When Chris Harley went for a walk at Vancouver’s Kitsilano Beach in late June amid B.C.’s record-breaking heat wave, the stench of rotting seashore animals hit him before he reached the water.
At the shore, the University of British Columbia marine biologist found thousands of mostly dead mussels, as well as sea stars, clams, snails and barnacles.
“It smelled off and the shore would crunch when you walk, which is not the usual sound you want to hear,” he said. Generally, mussels can support a person’s weight, he said, but empty shells can’t.
Harley estimates that more than a billion seashore animals living along the shore of the Salish Sea may have died during June’s extreme heat, which has also been linked to hundreds of human deaths.
Harley arrived at his estimate by determining roughly how many mussels — the dominant animal on the shore — could fit in a small area and scaling that up to the approximately 7,000 kilometres of Salish Sea shoreline, stretching roughly from Port Renfrew around the east coast of Vancouver Island to Campbell River.
Most seashore animals can survive the high 30s, with barnacles persisting even in mid-40s, Harley said. While temperatures on the coast rose above 40 during the heat wave, it was even hotter in mussel beds, where Harley measured temperatures over 50.
Harley likened it to leaving a black car sitting in a sunny parking lot. “The car heats up in the sun up to a temperature much higher than the air temperature, which is why it’s dangerous to leave a child or a pet in a car like that. Mussels, like a black car, are also black. They also can’t go anywhere. So they’re just waiting for the tide to come back in,” he said.
The impacts of these deaths will be far-reaching, Harley said. Mussels are food for sea stars and migratory birds, and habitat for hundreds of species, particularly on the west coast of Vancouver Island. “And if you lose the mussels, that’s like tearing down all the apartment towers. Where do the people, where do the organisms go after that? They may not have a suitable place to live anymore,” Harley said.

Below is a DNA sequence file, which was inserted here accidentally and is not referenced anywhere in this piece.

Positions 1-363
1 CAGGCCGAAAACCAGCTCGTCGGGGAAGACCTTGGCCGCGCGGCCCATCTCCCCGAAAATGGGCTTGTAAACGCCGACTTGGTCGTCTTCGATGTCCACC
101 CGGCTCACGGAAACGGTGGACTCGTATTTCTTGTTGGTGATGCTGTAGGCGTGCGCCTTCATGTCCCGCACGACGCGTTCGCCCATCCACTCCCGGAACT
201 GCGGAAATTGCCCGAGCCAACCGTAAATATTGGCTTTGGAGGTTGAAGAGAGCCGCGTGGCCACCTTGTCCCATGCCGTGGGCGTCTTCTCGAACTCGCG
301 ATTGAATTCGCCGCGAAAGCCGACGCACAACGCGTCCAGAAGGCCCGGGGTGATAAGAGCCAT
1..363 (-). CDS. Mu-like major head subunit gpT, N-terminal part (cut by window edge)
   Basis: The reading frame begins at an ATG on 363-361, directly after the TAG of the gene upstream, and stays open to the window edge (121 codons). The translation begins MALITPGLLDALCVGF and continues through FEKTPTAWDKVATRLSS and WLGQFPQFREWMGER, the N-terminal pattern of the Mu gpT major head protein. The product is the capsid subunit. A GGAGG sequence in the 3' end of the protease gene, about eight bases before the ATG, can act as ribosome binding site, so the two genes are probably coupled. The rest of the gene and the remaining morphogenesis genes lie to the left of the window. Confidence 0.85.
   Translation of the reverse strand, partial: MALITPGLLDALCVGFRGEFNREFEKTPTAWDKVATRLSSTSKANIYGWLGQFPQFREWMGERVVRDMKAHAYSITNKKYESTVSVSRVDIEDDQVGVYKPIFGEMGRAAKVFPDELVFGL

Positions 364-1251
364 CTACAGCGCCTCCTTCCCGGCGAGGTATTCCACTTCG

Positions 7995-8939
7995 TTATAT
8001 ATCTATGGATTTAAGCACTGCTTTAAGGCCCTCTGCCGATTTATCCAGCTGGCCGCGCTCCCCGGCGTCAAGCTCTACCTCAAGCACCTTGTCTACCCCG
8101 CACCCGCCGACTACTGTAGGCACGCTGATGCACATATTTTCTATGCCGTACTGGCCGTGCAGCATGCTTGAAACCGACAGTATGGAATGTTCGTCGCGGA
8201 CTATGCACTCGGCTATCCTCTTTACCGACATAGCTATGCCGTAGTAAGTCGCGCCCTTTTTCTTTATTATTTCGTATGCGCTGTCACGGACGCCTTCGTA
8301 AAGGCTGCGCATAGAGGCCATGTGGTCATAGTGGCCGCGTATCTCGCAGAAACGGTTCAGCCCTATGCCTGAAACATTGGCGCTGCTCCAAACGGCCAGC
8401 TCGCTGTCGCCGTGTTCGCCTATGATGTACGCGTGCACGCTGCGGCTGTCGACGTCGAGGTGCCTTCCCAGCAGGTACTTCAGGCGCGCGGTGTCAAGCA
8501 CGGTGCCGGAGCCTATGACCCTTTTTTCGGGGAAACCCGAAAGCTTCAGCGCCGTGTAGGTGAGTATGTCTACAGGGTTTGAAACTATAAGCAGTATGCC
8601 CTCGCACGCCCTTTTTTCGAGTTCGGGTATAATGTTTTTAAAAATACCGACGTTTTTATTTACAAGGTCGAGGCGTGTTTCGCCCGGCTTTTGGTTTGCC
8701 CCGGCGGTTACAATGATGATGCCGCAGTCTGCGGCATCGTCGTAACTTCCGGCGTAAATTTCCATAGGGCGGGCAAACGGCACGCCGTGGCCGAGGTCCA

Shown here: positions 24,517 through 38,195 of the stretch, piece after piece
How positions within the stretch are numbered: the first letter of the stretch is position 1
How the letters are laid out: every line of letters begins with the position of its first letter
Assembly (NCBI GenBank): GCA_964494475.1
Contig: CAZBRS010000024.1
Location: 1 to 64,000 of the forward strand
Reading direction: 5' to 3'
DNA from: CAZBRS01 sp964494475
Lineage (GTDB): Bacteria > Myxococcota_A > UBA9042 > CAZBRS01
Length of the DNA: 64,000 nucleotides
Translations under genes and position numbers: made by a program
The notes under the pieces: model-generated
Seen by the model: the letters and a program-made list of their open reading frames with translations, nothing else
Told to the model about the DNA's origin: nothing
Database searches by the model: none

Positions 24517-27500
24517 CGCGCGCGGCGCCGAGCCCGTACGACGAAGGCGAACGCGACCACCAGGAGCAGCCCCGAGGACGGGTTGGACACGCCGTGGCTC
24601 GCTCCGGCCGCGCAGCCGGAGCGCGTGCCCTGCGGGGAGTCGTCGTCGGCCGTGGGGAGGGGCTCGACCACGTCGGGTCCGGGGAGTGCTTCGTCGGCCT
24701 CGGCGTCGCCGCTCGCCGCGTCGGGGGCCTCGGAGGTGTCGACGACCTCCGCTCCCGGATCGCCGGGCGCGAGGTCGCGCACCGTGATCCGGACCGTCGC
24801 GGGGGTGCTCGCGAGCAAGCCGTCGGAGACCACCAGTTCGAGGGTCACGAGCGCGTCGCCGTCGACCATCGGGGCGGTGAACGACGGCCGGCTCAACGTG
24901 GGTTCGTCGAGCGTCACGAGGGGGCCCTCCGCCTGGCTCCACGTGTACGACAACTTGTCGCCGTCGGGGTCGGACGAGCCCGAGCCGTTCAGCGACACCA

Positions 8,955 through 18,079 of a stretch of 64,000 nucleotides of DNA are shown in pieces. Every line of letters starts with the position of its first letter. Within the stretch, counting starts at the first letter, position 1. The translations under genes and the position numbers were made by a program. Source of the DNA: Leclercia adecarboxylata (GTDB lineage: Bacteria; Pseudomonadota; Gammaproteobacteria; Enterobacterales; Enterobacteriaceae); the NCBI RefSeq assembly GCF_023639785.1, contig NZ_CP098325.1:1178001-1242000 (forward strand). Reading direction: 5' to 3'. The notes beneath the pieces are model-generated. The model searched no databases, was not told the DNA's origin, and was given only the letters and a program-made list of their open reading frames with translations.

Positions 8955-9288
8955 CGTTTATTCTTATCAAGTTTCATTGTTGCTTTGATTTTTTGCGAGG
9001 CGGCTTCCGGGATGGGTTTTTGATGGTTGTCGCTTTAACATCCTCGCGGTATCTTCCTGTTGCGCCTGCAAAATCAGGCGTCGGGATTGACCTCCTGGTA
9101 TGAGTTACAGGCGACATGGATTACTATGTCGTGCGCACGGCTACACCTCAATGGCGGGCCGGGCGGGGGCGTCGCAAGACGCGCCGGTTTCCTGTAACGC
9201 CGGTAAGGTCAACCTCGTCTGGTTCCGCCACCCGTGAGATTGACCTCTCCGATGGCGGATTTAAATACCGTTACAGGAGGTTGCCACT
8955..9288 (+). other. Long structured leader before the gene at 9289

He’s optimistic the mussels will recover, anticipating they’ll be back within the next two years, but he said clams and sea stars, which can live for decades, will take longer.
On the Island, researchers are noticing the impact of the heat wave mostly in kelp and seaweed.
Sam Starko, a post-doctoral researcher in the department of biology at the University of Victoria, was working at Gonzales Bay and Ogden Point at the end of June. While he found unusually high numbers of dead and dried-out kelp and seaweed, Starko wasn’t confronted with mass death of intertidal animals.
That might be because the water around Victoria is a little cooler than the water in Vancouver, he said.
The loss of seaweed and kelp likely means a loss of habitat for small animals like snails and other invertebrates that make their homes in the marine plants, Starko said.
The deaths are a reminder that the extreme heat and other weather events take a toll on ecosystems, Harley said.
“And if we don’t like the way things are changing, there actually are things we can do to reduce those risks,” he said, suggesting people look for ways to reduce their impact, like driving less or insulating their homes better.